Turkey using anti-terrorism law to quash debate - U.N.
GENEVA (Reuters) - Turkey is using a vague counterterrorism law to prosecute many activists, lawyers and journalists, often holding them for long pre-trial periods without access to a lawyer, United Nations human rights experts said on Thursday.
The U.N. Human Rights Committee said after reviewing Turkey's record for the first time that the right to due process is sharply curbed under its 1991 Anti-Terrorism Law and that some of its provisions are incompatible with international law.
"We're worried about the vagueness of the definition of the terrorist act in the 1991 law and the very far-reaching, unacceptable restrictions on the right of due process for accused people and the high number of cases in which human rights defenders, lawyers, journalists and even children are charged under the anti-terrorism law," Michael O'Flaherty, committee vice-chairman, told a news briefing.
He added: "Not for terrorism, but for the free expression of their opinions and ideas, in particular in the context of non-violent discussion of the Kurdish issue."
Almost 100 journalists are in prison as well as thousands of activists, lawyers, politicians, military officers and others. Most are accused of plots against the government or support for outlawed Kurdish militants.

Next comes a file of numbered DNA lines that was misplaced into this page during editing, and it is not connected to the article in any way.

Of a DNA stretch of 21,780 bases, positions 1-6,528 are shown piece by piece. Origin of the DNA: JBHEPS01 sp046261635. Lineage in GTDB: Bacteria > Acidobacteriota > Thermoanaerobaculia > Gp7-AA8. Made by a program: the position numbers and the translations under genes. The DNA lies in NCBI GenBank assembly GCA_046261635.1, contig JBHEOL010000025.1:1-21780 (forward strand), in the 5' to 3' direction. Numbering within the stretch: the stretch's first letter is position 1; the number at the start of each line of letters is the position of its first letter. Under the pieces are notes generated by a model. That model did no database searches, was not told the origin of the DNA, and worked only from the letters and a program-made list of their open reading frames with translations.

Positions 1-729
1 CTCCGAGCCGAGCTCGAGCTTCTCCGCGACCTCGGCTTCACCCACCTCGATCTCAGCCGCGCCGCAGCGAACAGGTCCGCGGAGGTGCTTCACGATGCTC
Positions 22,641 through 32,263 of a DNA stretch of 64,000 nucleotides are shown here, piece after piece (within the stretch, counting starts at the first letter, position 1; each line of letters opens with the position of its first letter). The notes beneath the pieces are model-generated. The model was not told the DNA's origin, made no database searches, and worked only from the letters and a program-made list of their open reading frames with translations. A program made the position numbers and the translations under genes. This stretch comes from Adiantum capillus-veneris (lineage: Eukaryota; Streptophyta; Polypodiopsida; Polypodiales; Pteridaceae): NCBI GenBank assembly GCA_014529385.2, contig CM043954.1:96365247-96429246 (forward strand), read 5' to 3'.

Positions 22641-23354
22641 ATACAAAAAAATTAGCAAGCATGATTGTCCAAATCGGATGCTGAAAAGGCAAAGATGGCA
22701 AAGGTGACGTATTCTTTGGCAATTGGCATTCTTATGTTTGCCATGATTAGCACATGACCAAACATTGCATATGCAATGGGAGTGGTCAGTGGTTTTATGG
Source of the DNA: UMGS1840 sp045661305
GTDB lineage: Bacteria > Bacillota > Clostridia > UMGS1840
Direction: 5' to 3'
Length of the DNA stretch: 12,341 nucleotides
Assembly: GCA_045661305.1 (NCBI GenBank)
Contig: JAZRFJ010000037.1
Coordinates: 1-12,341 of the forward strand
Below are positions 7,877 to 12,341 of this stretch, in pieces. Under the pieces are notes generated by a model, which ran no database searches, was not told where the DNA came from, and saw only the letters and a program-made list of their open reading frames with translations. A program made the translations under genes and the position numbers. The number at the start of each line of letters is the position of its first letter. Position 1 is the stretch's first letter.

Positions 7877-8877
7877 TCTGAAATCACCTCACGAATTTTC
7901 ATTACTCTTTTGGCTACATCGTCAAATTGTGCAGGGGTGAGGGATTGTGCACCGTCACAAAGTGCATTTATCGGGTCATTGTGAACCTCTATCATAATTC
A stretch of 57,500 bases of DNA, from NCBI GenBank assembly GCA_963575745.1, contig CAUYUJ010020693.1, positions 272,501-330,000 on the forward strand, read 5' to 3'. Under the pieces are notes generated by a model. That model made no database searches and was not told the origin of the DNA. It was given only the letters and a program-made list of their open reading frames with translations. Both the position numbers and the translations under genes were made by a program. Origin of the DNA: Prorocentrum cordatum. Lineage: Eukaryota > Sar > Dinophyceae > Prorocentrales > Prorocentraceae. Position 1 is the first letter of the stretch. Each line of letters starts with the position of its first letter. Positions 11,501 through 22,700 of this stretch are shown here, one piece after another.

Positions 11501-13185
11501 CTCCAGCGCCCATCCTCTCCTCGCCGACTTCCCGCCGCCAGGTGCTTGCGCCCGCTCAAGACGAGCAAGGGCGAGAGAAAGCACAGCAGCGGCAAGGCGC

The U.N. committee, composed of 18 independent experts, examined the records of five countries, including Turkey, in upholding fundamental civil and political rights.
During the debate, they voiced concern about Turkey's anti-terror law's restriction of access to a lawyer for the first 24 hours when they said the risk of torture was the highest.
Erdogan Iscan, director-general of Turkey's foreign ministry, said the Anti-Terror Law allowed authorities to protect the public and ensure a swift judicial process. It was in accordance with international human rights treaties.
The right to contact a lawyer was an absolute right and authorities had a policy of zero-tolerance to torture, he said.
The experts urged Turkey to bring its laws into line with the International Covenant on Civil and Political Rights, a landmark U.N. pact ratified by 147 states including Turkey.
"Detainees do not have access to an effective mechanism to challenge the lawfulness of their pre-trial detention and do not always in practice have prompt access to a lawyer," they said.
Activists and journalists are prosecuted under provisions including a ban on criticising the military, they said.
The watchdog Committee to Protect Journalists says Turkey has jailed more reporters than Iran, China or Eritrea.
Although Prime Minister Tayyip Erdogan won a third term last year, many secular Turks fear his socially conservative AK Party has Islamist tendencies that threaten the secular republic. There is growing criticism of his authoritarian style of rule.
Jailed Kurdish militants on hunger strike may start to die within the next 10 days, Turkey's main medical association warned, saying the prime minister's dismissal of the protest as a "show" risked hardening their resolve.
(Reporting by Stephanie Nebehay; Editing by Myra MacDonald)
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